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I can’t say that I hate television or I’d be lying. Actually, I love television. Give me a remote, four hundred channels, a few hours, and some popcorn, and I’d be right in hog heaven. And this is why I am so thankful that we are living without one. A good prime time show, Glen Beck, or a Discovery Channel special could easily entertain me for an entire evening. And what would I be left with? Not much. I mean, I am not a legalist so I don’t think I’d be sinning by relaxing in front of the boob tube for an hour a day and I don’t care if others unwind that way either.
It turns out that Americans watch four hours of TV on average per day. I doubt that anyone would think any less of me if I watched four hours of TV per day. Now what would you all think of me if I spent 21 and a half years watching TV for 12 hours a day? Well, believe it or not, when you add it all up, that’s how much TV the average American watches in their lifetime (you can check my math at the bottom).
People often wonder how Ann and I do all that we do. When people ask I like to say, “We just stay busy doing what we love to do.” Even I wonder how we do it all sometimes. I admit we might be doing a little too much right now but I’m sure if we lost four hours a day each to the TV we would never be able to accomplish what we have. God has given Ann and I so many desires and none of them will ever be accomplished while watching Seinfeld (I just leaned over and asked Ann what people are watching lately and she said, “I have no idea. Should I Google it?”).
Over 99% of all Americans have at least one TV in their house. The average household has 2.24 TVs in it. I was surprised to learn that 66% of families watch TV while eating dinner. There is no debate about it – TV is the ultimate distraction to the life that we want. According to the latest marriage book that Ann and I are reading women need 15 hours of undivided conversation per week. How could I ever supply her needs if each of us watched anywhere near 28 hours of TV per week? The cost of HBO and cable is pennies compared to the loss of income and love life that we would have to sacrifice if we decided to get a TV. When we count the cost of our time we honestly can not afford one. I am no marriage expert but it’s obvious to me that our marriage would not be as good as it could be if I allowed a TV in the house.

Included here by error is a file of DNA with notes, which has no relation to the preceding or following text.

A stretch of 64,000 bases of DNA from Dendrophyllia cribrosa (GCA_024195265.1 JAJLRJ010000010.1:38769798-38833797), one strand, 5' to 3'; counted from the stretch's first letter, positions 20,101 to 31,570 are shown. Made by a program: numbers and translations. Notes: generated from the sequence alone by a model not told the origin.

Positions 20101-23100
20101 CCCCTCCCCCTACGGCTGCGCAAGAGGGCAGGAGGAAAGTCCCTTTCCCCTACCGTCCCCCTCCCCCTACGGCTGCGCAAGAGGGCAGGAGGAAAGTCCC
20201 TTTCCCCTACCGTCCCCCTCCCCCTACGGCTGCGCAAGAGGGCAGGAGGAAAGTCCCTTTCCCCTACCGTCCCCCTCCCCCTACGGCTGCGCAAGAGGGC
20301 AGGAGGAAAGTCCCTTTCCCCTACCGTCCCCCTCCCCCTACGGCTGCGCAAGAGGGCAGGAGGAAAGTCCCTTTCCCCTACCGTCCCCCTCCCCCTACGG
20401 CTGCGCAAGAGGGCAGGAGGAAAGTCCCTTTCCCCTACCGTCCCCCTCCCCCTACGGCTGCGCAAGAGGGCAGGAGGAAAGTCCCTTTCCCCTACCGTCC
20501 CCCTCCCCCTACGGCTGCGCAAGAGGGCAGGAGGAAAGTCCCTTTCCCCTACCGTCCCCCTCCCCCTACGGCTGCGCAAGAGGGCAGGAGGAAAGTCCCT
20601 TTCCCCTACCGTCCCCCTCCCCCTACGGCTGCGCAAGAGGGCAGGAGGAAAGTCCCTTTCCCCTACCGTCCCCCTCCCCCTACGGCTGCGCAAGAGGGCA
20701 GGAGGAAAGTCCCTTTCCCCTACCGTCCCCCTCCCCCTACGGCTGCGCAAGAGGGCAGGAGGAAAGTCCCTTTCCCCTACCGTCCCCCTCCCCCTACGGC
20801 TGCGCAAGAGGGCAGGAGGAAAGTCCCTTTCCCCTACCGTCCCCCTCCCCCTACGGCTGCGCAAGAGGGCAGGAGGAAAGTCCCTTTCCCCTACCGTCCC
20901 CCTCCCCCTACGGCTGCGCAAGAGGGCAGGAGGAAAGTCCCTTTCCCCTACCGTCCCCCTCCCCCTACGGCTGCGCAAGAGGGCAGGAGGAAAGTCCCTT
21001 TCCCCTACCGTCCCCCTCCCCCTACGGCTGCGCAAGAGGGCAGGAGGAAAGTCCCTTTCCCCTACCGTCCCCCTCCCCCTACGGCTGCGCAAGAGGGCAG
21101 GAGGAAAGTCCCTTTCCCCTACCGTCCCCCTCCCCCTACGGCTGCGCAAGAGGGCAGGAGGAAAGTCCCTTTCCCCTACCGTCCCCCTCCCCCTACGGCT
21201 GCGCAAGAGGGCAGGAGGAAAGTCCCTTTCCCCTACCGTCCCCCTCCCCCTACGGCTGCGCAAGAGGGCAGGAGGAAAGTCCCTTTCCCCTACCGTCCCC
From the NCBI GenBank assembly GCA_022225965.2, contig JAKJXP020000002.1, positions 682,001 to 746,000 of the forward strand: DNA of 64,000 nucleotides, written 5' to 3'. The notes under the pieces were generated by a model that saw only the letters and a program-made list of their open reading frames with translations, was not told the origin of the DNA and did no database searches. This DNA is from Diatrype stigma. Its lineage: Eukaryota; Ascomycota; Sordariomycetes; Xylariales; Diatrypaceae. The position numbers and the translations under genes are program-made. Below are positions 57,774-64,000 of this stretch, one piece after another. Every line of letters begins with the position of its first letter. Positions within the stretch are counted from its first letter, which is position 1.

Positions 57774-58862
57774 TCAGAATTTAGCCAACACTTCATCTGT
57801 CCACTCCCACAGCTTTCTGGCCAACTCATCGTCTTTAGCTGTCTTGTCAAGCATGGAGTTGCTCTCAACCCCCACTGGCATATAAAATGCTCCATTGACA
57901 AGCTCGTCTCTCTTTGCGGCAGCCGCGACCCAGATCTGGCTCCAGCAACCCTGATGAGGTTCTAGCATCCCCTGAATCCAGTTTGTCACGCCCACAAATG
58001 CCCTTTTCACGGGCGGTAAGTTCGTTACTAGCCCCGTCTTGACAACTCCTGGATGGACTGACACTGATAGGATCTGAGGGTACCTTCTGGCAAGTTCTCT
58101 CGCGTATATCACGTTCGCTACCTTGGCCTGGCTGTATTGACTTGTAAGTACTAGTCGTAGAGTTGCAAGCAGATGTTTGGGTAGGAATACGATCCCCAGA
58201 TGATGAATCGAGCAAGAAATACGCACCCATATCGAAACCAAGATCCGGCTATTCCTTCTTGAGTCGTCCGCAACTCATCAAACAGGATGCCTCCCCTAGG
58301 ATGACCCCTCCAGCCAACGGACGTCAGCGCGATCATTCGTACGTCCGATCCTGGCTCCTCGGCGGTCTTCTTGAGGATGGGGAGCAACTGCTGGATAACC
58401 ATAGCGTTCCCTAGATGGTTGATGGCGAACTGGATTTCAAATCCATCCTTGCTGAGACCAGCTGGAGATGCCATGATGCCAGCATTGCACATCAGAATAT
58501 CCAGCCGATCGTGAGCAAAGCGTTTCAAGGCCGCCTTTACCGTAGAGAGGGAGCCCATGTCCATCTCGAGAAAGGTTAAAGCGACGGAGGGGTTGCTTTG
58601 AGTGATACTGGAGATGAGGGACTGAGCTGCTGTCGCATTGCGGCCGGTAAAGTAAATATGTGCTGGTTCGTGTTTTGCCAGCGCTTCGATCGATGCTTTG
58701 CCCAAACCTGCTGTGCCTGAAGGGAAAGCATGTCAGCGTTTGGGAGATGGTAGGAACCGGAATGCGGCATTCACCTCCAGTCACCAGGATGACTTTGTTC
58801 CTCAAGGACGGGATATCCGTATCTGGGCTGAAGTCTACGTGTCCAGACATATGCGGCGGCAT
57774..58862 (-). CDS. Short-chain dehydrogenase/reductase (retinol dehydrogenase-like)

My brother Mike helped me to realize how much more time and money a family has when they don’t own a TV. My brother has been married for seven years, has three children, and has never owned a TV. His wife Edna sees not having a TV as a strong point in their marriage and family.
Lastly, I must admit that having a TV is not bad if you have the self-control to not watch 18 years of it in your lifetime. It’s not just TV either, I can get lost on YouTube just as easy. PBS documentaries online can be incredibly distracting to our love story. Some days when we were living in Dallas I wished that we had a TV in our little one room apartment but it would not have been the best thing for our marriage. Learning to live and love someone has been hard enough without a television set. So at least until we feel like we have a great marriage we will hold off on installing a boob tube.
I did the math myself and here are the numbers. Americans watch 4 hours of TV per day on average.
4 hours per day X 365 days a year = 1,460 hours of TV watched per year
1460 hours / 24 hours = 60.83 days and nights worth of watching TV
60.83 days / 65 years of living = 3954.13 days of watching TV in a life time
3954.13 days / 365 days per year = 10.83 years of constantly watching TV in a lifetime
However, nobody can watch TV constantly for 10.83 years, since they must eat and sleep for at least 12 hours a day so: 10.83 years X 2 = 21.66 years of constantly watching TV. That’s 21 years and 243 days of watching TV for 12 hours.